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Wikileaks: Washington’s peculiar view of Spain

The release of classified US State Department documents offers some intriguing insights into Spanish politics; it also highlights the complex relationship between the United States and Spain.

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Washington's view of Spanish politics' personalities offers some fascinating reading.

The amount of information related to Spain that has emerged as part of the recent Wikileaks revelations is enormous. With El País nominated as one of the five newspapers to benefit from the distribution, this was inevitable. Since the first day of publication, on November 28, we have seen reports of how the US government pressured Spanish legal authorities to drop the case against American troops blamed for the death of cameraman José Couso in Iraq; of how Washington pressured Spanish firms to leave Iran and the Spanish government to approve internet anti-piracy legislation; of Madrid’s covert support for Morocco’s cause in the Western Sahara conflict; and of Prime Minister Zapatero’s alleged collusion in favouring General Electric over Britain’s Rolls Royce with a military contract, to name just a few examples.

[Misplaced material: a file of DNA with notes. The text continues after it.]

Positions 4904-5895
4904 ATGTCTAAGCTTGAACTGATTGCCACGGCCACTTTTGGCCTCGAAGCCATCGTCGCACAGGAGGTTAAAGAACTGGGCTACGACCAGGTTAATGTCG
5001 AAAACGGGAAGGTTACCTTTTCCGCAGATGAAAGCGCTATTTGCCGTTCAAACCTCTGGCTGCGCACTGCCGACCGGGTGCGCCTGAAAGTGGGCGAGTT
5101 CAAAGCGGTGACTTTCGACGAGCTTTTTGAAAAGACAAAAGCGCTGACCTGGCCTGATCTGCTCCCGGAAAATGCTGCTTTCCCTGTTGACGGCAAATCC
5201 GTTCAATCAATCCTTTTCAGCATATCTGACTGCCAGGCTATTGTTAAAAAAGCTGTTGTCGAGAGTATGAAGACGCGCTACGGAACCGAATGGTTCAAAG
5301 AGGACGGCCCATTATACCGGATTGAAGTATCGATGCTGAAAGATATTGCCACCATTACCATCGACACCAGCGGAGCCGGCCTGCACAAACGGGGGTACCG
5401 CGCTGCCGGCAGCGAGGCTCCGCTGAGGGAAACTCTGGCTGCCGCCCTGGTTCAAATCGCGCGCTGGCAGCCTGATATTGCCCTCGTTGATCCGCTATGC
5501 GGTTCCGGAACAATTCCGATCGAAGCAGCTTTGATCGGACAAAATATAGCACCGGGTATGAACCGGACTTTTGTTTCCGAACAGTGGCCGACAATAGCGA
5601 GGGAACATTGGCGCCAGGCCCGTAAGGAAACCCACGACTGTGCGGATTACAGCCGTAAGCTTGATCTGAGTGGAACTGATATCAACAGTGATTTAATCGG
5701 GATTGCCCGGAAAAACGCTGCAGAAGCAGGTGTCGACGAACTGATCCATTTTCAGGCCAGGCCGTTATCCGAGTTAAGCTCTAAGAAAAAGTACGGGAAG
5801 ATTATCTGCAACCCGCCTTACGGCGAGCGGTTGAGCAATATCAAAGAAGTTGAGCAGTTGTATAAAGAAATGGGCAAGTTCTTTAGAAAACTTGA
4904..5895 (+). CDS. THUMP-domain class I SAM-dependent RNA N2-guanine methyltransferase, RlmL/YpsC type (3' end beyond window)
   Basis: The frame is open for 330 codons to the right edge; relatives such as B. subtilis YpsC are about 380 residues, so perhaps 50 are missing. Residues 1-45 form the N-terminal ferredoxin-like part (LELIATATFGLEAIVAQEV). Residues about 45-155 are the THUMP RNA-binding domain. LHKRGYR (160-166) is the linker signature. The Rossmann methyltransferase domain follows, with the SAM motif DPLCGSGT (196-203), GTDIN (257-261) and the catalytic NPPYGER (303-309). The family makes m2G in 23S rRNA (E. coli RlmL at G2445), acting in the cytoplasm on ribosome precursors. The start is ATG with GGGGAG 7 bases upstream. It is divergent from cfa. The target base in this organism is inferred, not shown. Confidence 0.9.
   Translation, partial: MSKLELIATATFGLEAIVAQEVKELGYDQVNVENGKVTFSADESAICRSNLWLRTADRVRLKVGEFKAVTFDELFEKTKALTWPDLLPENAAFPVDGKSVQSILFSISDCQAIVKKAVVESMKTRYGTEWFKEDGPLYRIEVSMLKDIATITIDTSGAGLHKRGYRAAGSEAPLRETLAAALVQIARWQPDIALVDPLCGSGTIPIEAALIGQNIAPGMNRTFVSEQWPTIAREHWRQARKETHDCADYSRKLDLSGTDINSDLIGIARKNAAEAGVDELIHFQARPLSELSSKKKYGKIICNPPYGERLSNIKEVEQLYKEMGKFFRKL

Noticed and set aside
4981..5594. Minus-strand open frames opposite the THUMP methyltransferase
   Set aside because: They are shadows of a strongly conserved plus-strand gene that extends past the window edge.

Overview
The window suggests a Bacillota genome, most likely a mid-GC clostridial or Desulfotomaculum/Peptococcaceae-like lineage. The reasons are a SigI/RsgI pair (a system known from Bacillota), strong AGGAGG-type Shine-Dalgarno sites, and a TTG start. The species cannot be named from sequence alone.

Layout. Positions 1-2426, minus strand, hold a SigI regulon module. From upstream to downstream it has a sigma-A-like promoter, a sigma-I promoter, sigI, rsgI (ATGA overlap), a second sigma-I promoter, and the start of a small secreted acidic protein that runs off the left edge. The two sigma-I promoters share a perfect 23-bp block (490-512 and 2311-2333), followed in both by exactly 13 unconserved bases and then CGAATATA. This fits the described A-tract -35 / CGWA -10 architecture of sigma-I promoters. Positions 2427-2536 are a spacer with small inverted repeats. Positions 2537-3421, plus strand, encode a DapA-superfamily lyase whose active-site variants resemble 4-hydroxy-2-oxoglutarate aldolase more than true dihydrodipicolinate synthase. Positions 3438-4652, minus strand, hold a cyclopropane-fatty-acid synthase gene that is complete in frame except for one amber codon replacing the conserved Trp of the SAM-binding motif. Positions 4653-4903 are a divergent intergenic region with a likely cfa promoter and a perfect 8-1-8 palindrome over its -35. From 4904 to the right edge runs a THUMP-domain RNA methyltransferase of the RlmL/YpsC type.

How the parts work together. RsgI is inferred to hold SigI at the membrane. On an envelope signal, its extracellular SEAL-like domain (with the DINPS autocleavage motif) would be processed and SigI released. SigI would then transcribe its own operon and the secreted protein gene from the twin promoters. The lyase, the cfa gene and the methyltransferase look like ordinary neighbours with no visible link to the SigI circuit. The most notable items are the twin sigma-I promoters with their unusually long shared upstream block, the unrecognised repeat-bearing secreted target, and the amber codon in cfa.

The list is long and the details overwhelming. But while much of this information related to diplomacy and matters of state is interesting -and some of it downright damning- the really absorbing material is in the personal sphere, with some of the most intriguing information hidden from the banner headlines of Spain’s biggest daily.

Much has been made of the US Embassy’s view that Defence Minister Carme Chacón suffers from “relative inexperience in defense issues”, although this is presumably obvious for such a young politician who has never held a military post before. Moreover, the same June 2009 cable insists that US officials “should by no means underestimate her” during her planned US visit.

The embassy’s eye for detail is more gainfully employed when we hear that not only is Chacón the first woman to be appointed defence minister, but she is also the “first Minister to give birth while in office.” (And could that possibly be an ambassadorial pun where the cable asserts that Chacón has been “on the defensive” against opposition attacks?).

There are plenty more pen portraits of Spain’s Socialists and their views, including the observations that Public Works Minister José Blanco is not to be trusted and avoids eye contact and that former minister José Bono is unhappy with the benefits Spain is receiving in return for its cooperation with Washington.

The US Embassy has, understandably, dealt less with the Popular Party in recent years, given that it has been out of power since 2004. Nonetheless, while cables describing PP leader Mariano Rajoy as uncharismatic hardly constitute breaking news, the lack of confidence he enjoys from his own party is made starkly apparent from interviews with other senior figures within the party.

A more surprising element of these missives is the enormous influence the United States Embassy in Madrid feels it exerts on the Spanish government – even during the transatlantic frost of the Bush years; and how susceptible to that influence it believes Spain is.